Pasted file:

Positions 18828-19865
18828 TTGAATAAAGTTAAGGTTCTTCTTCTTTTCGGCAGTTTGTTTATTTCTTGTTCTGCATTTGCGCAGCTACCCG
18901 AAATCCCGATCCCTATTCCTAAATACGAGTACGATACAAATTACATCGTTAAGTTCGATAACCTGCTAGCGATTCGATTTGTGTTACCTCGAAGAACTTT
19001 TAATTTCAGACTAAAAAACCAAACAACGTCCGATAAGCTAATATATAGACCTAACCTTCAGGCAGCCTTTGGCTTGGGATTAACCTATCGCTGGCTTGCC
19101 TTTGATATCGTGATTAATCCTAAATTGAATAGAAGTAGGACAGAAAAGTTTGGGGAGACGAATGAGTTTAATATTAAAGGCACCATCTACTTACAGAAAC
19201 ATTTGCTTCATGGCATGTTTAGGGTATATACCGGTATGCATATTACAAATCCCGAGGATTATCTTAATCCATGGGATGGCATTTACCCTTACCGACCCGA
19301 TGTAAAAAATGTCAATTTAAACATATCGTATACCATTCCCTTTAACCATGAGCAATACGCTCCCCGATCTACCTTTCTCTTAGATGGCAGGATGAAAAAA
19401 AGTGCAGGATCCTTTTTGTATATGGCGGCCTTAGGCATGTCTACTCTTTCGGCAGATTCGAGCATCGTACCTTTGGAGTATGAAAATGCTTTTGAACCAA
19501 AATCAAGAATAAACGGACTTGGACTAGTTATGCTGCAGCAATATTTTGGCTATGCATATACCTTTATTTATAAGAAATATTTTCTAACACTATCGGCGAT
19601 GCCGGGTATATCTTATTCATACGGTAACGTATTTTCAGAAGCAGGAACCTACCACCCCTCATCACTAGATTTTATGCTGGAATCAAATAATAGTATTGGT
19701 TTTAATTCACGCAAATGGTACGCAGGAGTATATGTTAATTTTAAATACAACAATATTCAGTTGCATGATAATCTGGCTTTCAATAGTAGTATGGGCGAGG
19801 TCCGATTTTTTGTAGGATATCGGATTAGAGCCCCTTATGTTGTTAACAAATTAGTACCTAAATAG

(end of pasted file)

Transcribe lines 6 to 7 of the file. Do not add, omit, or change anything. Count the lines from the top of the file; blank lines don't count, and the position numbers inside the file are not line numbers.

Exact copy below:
19201 ATTTGCTTCATGGCATGTTTAGGGTATATACCGGTATGCATATTACAAATCCCGAGGATTATCTTAATCCATGGGATGGCATTTACCCTTACCGACCCGA
19301 TGTAAAAAATGTCAATTTAAACATATCGTATACCATTCCCTTTAACCATGAGCAATACGCTCCCCGATCTACCTTTCTCTTAGATGGCAGGATGAAAAAA